The construction of the Hambantota port commenced in 2008. By 2010, Beijing had invested 1.5 billion USD in the project. In December 2017, Sri Lanka, unable to make its payments on the port, handed over the Hambantota Port to China for 99 years. Additionally, Sri Lanka allowed China to construct special economic zones. The strategic location of this port is only a few nautical miles from the main sea lane of the MSR in the Indian Ocean, which connects the Straits of Malacca to China. Sri Lanka decided to move its Southern Naval command to Hambantota Port to protect its special economic zone in the southern province of Sri Lanka.34 Though, currently, it is used as commercial port, in the future, the Hambantota port could act as a naval dockyard for China in the Indian Ocean. This would give China an easy means to move its fleet in the Indian Ocean very near to India’s sphere of influence in the southern part of India, posing a serious security threat to southeastern India. Moreover, another Sino–Sri Lankan venture, the Colombo Port City Project (CPCP) would be a transit trade hub for China in the Indo-Pacific region, and once again poses a serious debt trap for the island.
China’s Indo-Pacific Strategy in Pakistan
China is developing a China–Pakistan Economic Corridor (CPEC) as a BRI infrastructure development project. India has long objected to the CPEC, as a portion of the project’s route passes through Pakistan-occupied Kashmir.
Additionally, China has built the largest deepwater seaport at Gwadar, Pakistan, as a part of the SLOCs for the MSR. To contain China, India built Chahabar Port in Iran on the Gulf of Oman, as part of an India–Iran–Afghanistan partnership. To secure the Gwadar port, China decided to build an overseas naval base in Jiwani, near Gwadar port, in Pakistan’s Balochistan province. The strategic location of this naval base places it near both Chahabar and Gwadar.
Aside from the development of infrastructure projects in Pakistan, China provides conventional weapons, including warships, fighters, short-range missiles, and diesel submarines to Pakistan, which serves to contain India, China’s giant competitor on the Asian continent. China sold Pakistan 48 units of Wing Loong II medium-altitude long-endurance multirole drones, which are designed to carry air-to-surface missiles and laser-guided bombs.35 This multirole drone can be utilized for combat and surveillance operations against India. Additionally, China provides military support to Pakistan to maintain regional strategic stability,36 which protects China’s strategic plan in Pakistan for its BRI project. India tested the nuclear-capable Agni-V ICBM, which has a strike range of 5,000 km and is capable of reaching the Chinese mainland. To deter India’s missile development, China provides technical assistance to Pakistan for its missile development programs.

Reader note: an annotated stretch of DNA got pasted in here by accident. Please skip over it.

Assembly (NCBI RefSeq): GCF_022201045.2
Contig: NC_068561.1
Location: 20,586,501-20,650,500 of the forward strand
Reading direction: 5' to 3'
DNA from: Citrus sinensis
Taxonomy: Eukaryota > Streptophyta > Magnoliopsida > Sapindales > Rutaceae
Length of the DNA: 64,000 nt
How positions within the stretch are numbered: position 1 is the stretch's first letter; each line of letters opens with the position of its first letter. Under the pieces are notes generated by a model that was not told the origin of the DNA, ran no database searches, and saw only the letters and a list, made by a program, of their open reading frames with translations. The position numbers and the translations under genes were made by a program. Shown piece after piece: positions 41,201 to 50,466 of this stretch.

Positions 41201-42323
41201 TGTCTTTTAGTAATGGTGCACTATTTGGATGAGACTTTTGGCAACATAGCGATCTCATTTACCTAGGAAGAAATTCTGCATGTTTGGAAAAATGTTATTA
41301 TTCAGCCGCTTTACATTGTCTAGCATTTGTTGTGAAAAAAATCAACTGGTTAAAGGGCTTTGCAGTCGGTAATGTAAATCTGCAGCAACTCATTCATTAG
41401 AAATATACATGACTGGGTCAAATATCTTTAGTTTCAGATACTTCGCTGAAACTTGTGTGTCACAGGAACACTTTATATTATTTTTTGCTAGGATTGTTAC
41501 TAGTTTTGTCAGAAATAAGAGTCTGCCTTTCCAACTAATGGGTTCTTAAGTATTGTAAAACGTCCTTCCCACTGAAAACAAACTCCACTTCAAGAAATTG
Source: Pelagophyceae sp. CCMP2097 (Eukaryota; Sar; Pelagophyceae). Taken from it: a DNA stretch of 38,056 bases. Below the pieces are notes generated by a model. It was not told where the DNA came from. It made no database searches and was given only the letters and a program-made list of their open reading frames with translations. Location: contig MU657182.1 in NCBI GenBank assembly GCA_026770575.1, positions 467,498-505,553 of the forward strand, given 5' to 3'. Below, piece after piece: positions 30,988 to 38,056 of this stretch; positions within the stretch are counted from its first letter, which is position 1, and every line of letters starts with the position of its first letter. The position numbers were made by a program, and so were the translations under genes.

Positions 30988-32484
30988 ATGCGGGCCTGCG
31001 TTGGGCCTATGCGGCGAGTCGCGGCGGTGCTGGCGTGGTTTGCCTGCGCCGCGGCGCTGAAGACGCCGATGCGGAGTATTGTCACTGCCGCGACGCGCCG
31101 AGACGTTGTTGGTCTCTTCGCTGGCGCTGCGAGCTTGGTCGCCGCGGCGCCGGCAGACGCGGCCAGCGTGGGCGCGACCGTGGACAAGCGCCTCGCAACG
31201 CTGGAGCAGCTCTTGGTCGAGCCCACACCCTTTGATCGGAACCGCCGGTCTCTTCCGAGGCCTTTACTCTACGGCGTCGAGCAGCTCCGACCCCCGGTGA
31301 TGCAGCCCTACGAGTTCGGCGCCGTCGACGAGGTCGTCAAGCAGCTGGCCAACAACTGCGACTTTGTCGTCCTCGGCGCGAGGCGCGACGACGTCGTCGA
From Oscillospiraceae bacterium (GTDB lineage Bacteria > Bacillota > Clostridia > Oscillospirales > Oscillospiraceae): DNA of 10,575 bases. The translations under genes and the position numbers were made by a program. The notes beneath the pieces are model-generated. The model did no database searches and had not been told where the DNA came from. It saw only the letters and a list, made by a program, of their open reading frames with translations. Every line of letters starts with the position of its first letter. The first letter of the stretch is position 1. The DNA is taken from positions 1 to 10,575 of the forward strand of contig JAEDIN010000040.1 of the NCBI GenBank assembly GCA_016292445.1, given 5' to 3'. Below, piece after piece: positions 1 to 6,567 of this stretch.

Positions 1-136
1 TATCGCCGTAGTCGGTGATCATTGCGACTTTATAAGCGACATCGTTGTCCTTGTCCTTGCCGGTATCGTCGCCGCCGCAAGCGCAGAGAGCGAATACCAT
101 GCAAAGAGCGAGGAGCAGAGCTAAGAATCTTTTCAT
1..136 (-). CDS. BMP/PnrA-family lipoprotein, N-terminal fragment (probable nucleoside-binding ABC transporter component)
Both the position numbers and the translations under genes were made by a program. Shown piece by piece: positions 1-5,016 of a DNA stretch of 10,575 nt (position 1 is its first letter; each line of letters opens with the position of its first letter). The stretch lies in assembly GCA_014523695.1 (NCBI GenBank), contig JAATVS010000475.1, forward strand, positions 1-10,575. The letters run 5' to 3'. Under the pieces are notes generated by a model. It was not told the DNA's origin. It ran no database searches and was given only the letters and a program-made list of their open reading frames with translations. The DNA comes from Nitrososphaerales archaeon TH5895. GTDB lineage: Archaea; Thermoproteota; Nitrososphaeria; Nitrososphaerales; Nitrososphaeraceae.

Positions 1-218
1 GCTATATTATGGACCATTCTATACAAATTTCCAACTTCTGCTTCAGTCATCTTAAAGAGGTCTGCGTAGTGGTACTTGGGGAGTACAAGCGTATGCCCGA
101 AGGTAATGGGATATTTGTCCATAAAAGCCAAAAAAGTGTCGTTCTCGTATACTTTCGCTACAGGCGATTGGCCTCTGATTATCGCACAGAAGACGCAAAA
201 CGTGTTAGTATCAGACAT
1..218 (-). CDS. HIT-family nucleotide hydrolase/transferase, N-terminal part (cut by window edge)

Pakistan is engaged in developing MIRVs and, in January 2017, successfully conducted its first test launch of its nuclear-capable Ababeel surface-to-surface MRBM with MIRV. To identify the missile, high-quality imaging optics are essential for gathering visual information of missile from its launch to different phases of flight and reentry of warhead into the atmosphere. This optical tracking system with an integrated telescope will track the MIRV at a different phase of flight and trace the trajectory of the terminal phase projection of its warheads.37 The tracking system is an essential component to accelerate the missile development program to support Pakistan’s program. China sold optical tracking and measurement systems to Pakistan that were developed by the Chinese Academy of Sciences’ Institute of Optics and Electronics. China’s assistance will accelerate Pakistan’s missile developments, which inevitably raise security threats to India and help Pakistan to monitor India’s space defense programs.
North Korea’s Missile Threats in the Indio-Pacific Region